- Piedmont NWR is primarily an upland forest. The forest is predominantly loblolly pine on the ridges with hardwoods found along the creek bottoms and in scattered upland coves. Clear streams and beaver ponds provide ideal wetland habitat for waterfowl and other wetland dependent species.
The refuge was established on abandoned farm land where few wildlife species remained. With good soil and forest conservation practices, the wildlife habitat began to improve. Today the forest and native wildlife populations have been restored. The refuge serves as a model of forest ecosystem management for wildlife.
The red-cockaded woodpecker, a native bird of the southern US, is an endangered species because the old growth pine forests it requires for nesting and roosting have been logged throughout most of its range. The refuge currently has 35 active clans (family groups).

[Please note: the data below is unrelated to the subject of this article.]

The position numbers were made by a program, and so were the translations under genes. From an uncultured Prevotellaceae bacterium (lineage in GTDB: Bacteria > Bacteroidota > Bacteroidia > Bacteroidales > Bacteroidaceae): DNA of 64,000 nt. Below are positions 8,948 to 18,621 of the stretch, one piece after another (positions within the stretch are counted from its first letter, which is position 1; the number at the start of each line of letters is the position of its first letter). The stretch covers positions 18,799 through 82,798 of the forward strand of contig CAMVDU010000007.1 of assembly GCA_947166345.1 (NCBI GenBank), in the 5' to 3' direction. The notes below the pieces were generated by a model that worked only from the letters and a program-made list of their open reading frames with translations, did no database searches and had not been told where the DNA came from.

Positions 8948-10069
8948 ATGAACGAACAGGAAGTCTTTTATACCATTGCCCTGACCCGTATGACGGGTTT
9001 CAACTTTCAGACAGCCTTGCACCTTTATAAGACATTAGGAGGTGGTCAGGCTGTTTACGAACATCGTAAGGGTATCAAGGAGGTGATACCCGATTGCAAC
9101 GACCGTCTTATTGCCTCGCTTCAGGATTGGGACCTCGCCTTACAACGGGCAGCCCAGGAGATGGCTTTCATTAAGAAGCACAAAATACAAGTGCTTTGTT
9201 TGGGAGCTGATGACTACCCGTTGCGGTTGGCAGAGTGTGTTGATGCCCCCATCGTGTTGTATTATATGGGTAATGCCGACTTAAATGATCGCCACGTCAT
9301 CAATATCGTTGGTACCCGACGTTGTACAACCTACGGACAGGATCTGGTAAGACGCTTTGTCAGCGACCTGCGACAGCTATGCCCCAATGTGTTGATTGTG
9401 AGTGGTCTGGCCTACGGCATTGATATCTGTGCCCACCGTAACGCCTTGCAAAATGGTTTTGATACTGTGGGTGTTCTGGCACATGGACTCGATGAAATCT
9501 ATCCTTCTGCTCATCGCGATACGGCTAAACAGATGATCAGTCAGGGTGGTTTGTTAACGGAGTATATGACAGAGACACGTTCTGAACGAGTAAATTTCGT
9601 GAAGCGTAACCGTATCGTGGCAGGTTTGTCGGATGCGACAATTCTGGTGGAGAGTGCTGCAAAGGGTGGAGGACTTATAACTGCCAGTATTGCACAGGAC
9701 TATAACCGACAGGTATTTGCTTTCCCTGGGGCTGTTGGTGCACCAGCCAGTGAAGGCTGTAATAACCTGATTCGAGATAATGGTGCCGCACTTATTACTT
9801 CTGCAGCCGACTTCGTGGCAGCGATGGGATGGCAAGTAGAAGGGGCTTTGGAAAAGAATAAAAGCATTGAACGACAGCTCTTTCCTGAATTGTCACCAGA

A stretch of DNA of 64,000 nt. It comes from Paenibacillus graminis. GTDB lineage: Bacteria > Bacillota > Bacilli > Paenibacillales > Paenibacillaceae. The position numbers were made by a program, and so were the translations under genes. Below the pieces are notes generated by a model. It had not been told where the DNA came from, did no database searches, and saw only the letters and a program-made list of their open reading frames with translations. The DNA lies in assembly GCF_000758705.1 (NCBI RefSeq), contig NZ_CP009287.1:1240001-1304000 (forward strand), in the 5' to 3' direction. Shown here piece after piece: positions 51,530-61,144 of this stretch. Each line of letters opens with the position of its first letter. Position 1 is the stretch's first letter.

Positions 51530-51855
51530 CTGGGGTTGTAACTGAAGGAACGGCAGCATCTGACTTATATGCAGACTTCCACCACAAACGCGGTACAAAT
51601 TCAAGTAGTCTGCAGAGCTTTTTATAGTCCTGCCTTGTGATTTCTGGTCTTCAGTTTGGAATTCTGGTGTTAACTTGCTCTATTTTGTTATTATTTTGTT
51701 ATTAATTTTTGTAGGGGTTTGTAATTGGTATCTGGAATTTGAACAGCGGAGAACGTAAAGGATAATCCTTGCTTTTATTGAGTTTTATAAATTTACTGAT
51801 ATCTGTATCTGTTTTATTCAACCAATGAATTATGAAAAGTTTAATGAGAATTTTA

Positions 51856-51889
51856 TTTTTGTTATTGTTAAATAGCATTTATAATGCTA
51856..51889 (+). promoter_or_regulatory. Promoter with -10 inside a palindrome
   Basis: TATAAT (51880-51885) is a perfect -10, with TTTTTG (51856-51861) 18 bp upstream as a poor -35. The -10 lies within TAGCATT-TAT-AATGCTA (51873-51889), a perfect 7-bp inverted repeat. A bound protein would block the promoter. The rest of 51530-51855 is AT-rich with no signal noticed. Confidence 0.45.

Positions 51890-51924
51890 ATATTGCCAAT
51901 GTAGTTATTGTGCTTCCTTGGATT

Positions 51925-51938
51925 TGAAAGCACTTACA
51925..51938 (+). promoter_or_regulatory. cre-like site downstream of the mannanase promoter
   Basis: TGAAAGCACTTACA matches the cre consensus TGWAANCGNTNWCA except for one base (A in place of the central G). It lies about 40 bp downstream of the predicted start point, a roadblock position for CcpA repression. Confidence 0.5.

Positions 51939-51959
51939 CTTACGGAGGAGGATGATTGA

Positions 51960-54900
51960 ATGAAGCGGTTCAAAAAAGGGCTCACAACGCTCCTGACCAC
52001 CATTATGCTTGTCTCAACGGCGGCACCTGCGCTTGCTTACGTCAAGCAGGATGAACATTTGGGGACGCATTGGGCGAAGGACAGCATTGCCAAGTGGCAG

Prescribed burning and thinning are two forest management practices used to provide habitat for the red-cockaded woodpecker. Many migratory bird species, white-tailed deer, wild turkey, and other native wildlife benefit from these management practices. The diversity of habitats provides a haven for nearly 200 species of birds and 50 species of mammals.
Recreation - Recreation opportunities include walking trails, auto tour route, fishing, wildlife observation, visitor center, and hunting.
Climate - Climate throughout much of Georgia is warm to hot and humid in summer with winters generally mild. One should be prepared for cold weather during winter months.
The refuge is 25 miles northeast of Macon, GA and 11 miles north of Gray, GA